These true life stories of several women who worked as redcoats at Butlin’s holiday camps were a good read, even if the content did overlap. I expect that the book is targeted at older generations who worked or holidayed at Butlin’s in the 60s and 70s, but it’s also an interesting account of how different society was back then, so it will appeal if you like easy-to-read social history.
The book is divided into the stories of Hilary, Mavis, Valerie, Valda, Sue, Terri and Anji. It’s narrated in third person, with many quotes which sound like they are the outcome of interviews that the authors had with the women. I liked how their experiences of Butlin’s are linked to what else happened in their lives. Some of them are still friends many years later and attend reunions. Working as a redcoat, spending all day and much of the night entertaining the campers, sounds absolutely exhausting, but they all seemed to enjoy it despite some of the negative aspects. They all say, of course, that Butlin’s today is not what it was, due to a variety of factors. It’s not my kind of holiday, but I can appreciate how special an experience it was back in the golden era of British holiday camps, when whole streets, families or groups of workers would descend on the miles of chalets and entertainment venues to have a great time. I wish there had been some photographs included in this book.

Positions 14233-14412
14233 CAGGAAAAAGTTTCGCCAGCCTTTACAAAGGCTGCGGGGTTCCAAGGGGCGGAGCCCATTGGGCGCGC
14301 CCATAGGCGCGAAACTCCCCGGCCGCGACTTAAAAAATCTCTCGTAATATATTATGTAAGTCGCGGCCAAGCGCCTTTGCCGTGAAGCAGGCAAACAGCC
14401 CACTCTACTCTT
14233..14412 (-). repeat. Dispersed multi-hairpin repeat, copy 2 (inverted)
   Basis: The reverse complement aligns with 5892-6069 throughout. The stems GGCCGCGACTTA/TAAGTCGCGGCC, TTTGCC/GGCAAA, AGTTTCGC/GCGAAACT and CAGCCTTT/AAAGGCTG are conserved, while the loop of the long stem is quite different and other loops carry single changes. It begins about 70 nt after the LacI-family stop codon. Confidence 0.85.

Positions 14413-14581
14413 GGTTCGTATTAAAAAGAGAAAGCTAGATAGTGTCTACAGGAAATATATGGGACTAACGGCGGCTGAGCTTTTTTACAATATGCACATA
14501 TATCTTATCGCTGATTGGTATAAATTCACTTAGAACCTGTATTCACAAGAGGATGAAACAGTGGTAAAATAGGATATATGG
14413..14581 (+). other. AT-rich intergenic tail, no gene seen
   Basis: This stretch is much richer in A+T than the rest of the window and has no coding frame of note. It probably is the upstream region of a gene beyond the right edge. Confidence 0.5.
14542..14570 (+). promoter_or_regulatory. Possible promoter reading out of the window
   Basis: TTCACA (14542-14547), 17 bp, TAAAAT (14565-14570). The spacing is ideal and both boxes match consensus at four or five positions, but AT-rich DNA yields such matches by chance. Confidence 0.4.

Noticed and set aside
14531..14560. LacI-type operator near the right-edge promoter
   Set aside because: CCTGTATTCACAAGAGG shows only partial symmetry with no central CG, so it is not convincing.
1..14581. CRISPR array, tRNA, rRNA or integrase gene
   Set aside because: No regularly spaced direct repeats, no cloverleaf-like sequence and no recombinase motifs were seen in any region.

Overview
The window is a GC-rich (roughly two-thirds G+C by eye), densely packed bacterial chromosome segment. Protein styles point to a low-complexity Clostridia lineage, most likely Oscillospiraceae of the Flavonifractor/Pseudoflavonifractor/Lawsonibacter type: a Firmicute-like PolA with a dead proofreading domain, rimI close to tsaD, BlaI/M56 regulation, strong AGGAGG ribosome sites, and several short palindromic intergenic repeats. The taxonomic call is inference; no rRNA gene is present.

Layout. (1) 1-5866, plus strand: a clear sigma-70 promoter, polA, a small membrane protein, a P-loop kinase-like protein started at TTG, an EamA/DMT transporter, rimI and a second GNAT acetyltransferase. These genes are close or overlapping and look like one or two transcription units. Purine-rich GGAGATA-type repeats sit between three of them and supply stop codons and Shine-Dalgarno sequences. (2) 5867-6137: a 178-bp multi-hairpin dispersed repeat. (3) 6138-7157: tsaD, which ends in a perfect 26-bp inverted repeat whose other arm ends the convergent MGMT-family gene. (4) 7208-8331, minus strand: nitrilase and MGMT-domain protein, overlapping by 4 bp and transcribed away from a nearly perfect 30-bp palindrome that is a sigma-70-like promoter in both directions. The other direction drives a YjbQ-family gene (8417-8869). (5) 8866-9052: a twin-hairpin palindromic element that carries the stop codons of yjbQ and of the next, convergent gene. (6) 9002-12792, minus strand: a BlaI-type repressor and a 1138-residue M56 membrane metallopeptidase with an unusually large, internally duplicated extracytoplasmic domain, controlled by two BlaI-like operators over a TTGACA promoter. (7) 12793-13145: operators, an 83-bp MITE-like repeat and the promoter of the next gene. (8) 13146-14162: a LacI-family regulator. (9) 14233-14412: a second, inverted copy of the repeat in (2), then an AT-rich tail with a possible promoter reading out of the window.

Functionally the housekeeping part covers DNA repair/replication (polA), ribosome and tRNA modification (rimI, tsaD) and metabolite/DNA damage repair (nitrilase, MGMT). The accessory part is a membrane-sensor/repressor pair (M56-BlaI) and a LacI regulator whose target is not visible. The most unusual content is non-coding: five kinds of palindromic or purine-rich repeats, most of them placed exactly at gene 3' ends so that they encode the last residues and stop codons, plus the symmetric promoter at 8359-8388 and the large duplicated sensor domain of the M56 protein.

Published by Harper Element, 2014.